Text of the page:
Three projects on Interstate 70 bridges could be going on within a five-mile radius this fall.
As the Interstate 70/Interstate 81 interchange safety improvement project could last until September, according to a published report in March, a bridge widening and rehabilitation project on Interstate 70 over Conococheague Creek is scheduled to begin this summer, and a bridge rehabilitation project on Interstate 70 over Md. 63, which is at Exit 24, could begin this fall, said Maryland State Highway Administration spokesperson David Buck.
"We are very cognizant of the traffic implications for the jobs," Buck said. "The contractors will have to work together to make sure there are no significant problems for traffic."
The Interstate 70/Interstate 81 interchange improvement project is currently the only one in progress. It began in July of 2011 and includes widening the Interstate 70 bridge over Hopewell Road, which is less than a mile west of the interchange at Exit 26 on Interstate 70.
Less than two miles west of the bridge over Hopewell Road is where the bridge rehabilitation project over Md. 63 is scheduled to begin this fall, said Buck. Part of the work there will include widening the median shoulders to improve safety, according to the SHA website, sha.md.gov. There is not yet a contractor for that project, and no costs have been determined yet, Buck said. The project is currently scheduled to be completed in fall of 2014.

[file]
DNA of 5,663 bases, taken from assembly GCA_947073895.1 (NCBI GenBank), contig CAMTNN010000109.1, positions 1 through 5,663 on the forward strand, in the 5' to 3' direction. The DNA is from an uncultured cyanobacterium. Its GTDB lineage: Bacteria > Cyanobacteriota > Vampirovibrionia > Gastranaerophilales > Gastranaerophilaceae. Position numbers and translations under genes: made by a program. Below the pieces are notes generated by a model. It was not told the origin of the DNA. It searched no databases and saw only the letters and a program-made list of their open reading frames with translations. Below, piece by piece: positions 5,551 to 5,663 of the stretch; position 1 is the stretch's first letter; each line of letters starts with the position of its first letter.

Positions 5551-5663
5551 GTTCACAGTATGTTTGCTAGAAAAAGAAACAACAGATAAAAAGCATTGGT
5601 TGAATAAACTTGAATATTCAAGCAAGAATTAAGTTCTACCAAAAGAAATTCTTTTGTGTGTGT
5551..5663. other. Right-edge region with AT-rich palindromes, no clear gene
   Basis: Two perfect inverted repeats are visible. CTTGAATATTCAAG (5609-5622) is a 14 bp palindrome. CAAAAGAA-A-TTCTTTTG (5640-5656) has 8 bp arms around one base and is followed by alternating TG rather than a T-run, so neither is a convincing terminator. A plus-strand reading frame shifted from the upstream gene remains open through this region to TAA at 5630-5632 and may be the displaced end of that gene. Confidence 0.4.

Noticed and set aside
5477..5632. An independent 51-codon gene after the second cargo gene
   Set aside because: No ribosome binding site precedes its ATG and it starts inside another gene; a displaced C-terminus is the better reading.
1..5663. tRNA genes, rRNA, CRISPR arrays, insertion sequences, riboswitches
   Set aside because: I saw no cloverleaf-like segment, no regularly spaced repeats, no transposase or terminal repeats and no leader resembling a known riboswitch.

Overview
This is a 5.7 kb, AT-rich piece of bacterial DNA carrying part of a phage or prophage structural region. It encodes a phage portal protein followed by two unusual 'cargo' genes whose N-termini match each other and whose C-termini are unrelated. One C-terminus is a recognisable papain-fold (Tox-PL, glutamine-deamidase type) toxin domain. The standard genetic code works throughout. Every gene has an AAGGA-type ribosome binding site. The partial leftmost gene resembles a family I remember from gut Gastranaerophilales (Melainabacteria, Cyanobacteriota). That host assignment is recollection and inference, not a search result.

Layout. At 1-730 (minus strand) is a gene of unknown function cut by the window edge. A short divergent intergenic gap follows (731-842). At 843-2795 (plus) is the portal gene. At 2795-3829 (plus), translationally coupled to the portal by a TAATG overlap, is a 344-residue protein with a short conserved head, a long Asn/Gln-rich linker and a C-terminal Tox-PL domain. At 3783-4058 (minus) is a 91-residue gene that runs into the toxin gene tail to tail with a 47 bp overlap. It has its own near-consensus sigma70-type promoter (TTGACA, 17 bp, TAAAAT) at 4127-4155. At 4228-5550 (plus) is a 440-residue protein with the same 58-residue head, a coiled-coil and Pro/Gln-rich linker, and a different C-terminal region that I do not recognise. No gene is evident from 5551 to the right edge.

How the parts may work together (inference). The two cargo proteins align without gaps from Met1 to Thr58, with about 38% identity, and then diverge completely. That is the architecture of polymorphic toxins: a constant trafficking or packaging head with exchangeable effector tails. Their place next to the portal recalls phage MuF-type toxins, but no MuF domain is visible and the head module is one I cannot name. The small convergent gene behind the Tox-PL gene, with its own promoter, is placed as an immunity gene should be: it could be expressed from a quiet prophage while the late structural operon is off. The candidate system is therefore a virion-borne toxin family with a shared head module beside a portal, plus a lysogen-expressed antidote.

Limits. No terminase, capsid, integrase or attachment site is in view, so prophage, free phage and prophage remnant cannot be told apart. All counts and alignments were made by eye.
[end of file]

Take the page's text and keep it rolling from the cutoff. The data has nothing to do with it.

Less than two miles west of the bridge over Md. 63 is where the widening and rehabilitation of the dual bridges over the Conococheague Creek is scheduled to begin this summer. Although no contractor has been determined for the project yet, the cost is expected to be around $20 million, Buck said. The project is scheduled to be completed in the summer of 2014.
Even if all three projects do not overlap, the projects over Md. 63 and over the Conococheague Creek will overlap at some point, said Buck. However, he added that the SHA should be able to handle it.
"We've done jobs in far more congested areas than this," he said. "We just have to work with the contractors on things to make sure traffic runs fine."
Traffic will be directed to the shoulder lanes on the bridges while the projects are in progress, and they will each go in phases, Buck said.